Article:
High­lights for year two of Trump’s tax plan

Antelope Valley Press - - FRONT PAGE - By SARAH SKID­MORE SELL

It’s that time again.

The IRS be­gan ac­cept­ing and pro­cess­ing tax re­turns for in­di­vid­u­als on Mon­day.

Last year’s fil­ing sea­son was an ad­just­ment for tax­pay­ers and in­dus­try pro­fes­sion­als alike as it was the first un­der a mas­sive over­haul of fed­eral tax law. While this year’s sea­son is ex­pected to be more se­date, there are a few tweaks to be aware of.

Stan­dard de­duc­tion

The stan­dard de­duc­tion dou­bled un­der the new tax law that took ef­fect in 2018. In turn, the num­ber of tax­pay­ers who took that in­stead of item­iz­ing on their taxes jumped sharply. An es­ti­mated 90% of tax­pay­ers are ex­pected to take the de­duc­tion this year.

While the stan­dard de­duc­tion usu­ally in­creases each year for in­fla­tion, it’s worth keep­ing the fig­ure in mind as tax­pay­ers ad­just to the new sys­tem. Some peo­ple may still want to run through the ex­er­cise of de­cid­ing whether to item­ize or not. The de­ci­sion comes down to whether

your de­ductible ex­penses are greater than the stan­dard de­duc­tion. Tax prepa­ra­tion soft­ware or a tax pro­fes­sional can walk you through this with ease.

Sin­gle in­di­vid­u­als now get a stan­dard de­duc­tion of $12,200 and mar­ried in­di­vid­u­als fil­ing jointly qual­ify for a stan­dard de­duc­tion of $24,400. Head of house­hold in­di­vid­u­als get a stan­dard de­duc­tion

of $18,350.

Health In­sur­ance

New this year: There is no longer a penalty on fed­eral taxes for not hav­ing health in­sur­ance, some­thing that was put in place by the Af­ford­able Care Act. How­ever, some states may still pe­nal­ize you for not hav­ing health in­sur­ance, warns Lisa Greene-Lewis, a CPA and tax ex­pert at Tur­boTax.

Di­vorce

Any­one who got di­vorced af­ter 2018 and pays al­imony can no longer deduct al­imony pay­ments. And ex-spouses who re­ceive al­imony are no longer re­quired to claim it as in­come. Got di­vorced be­fore 2018? The old rules still apply un­less you up­date your de­cree to state specif­i­cally that the new rules are re­flected.

Ex­ten­ders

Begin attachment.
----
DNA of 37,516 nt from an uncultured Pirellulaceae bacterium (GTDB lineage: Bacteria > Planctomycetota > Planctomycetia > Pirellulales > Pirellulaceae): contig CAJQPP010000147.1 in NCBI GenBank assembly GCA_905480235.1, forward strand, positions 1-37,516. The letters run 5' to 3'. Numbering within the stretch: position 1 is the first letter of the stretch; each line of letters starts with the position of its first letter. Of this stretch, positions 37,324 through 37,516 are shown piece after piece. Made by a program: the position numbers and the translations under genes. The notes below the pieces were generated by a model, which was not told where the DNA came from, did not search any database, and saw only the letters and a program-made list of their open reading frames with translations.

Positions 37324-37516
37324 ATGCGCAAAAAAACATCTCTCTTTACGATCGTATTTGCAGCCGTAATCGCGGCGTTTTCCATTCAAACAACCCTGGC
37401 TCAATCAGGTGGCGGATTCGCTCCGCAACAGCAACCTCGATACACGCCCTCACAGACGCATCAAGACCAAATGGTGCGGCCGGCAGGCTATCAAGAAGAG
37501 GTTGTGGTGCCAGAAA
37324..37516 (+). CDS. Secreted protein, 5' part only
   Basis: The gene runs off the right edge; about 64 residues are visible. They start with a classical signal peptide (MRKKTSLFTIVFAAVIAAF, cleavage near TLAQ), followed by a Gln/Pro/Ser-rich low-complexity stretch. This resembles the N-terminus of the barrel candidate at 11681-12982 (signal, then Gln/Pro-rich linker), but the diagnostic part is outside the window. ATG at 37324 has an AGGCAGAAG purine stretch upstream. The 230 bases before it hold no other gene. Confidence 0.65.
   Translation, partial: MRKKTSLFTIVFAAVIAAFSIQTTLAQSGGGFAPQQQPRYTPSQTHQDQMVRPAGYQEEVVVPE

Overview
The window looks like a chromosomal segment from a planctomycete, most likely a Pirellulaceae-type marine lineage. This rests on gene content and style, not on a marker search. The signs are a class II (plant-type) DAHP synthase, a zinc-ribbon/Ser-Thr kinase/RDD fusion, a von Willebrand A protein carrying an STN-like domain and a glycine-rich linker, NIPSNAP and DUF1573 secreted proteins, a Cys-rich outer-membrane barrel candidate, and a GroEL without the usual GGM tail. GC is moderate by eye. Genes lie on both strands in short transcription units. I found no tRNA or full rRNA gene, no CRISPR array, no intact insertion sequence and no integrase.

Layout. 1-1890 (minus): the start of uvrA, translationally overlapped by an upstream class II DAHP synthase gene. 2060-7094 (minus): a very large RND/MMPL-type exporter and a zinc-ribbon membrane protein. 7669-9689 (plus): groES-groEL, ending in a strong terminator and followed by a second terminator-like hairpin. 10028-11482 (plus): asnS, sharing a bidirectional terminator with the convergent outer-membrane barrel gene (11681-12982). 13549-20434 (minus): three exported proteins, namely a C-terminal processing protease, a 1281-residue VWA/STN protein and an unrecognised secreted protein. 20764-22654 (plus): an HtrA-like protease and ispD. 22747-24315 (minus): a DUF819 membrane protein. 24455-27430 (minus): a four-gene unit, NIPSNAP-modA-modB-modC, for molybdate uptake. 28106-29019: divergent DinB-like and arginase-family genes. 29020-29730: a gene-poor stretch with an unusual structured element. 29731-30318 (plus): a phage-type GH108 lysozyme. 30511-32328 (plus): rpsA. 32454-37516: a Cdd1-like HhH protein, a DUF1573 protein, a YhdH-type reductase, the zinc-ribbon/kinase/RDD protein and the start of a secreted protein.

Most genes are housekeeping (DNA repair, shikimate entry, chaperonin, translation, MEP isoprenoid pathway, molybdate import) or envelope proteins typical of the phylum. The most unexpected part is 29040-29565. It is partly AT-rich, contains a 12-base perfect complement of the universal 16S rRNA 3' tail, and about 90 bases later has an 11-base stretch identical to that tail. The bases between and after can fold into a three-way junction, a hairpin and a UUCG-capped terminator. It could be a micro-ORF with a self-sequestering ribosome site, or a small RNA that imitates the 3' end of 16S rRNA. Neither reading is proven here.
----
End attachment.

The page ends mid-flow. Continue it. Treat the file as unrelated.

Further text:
Congress re­cently passed a bill that in­clude a few tax ex­ten­ders, which re­new tax pro­vi­sions that had ex­pired or were go­ing to ex­pire soon. Here are a hand­ful that you may want to take note of:

— Peo­ple who are re­quired to pay pri­vate mort­gage in­sur­ance along with their mort­gage can once again deduct it. Kathy Pick­er­ing, chief tax of­fi­cer at H&R Block said that this rep­re­sents a sub­stan­tial ex­pense for some — in the $2,500 to $4,500 range.

— Another home-re­lated ex­ten­der: a $500 life­time credit for mak­ing cer­tain en­ergy ef­fi­cient im­prove­ments to your home, such as the pur­chase of a high ef­fi­ciency fur­nace. While many peo­ple have al­ready taken ad­van­tage of this in years past, Pick­er­ing said newer home­own­ers may want to con­sider if they can ben­e­fit.

• Peo­ple who suf­fered a fore­clo­sure and had their debt can­celed just got some relief.

The IRS con­sid­ers that can­celed debt as in­come and there­fore sub­ject to taxes. How­ever, there had long been a pro­vi­sion that would waive this if the fore­clo­sure was on a pri­mary res­i­dence. Last year, that was not the case.

The waiver has now been re­in­stated and is ex­tended retroac­tively, so peo­ple who had to pay tax on a can­celed debt of this sort can file an amend­ment. Pick­er­ing says this is a pro­vi­sion that im­pacts few peo­ple but “has an ex­tra­or­di­nary fi­nan­cial im­pact.”

• To claim med­i­cal ex­penses on your taxes, the total must ex­ceed a cer­tain per­cent­age of your ad­justed gross in­come. That thresh­old was set to go up to 10% this year, mak­ing it harder for as many peo­ple to qual­ify. But the law ex­tended the prior thresh­old of 7.5%.

AS­SO­CI­ATED PRESS

This July 24, 2018, file photo shows a por­tion of the 1040 U.S. In­di­vid­ual In­come Tax Re­turn form.

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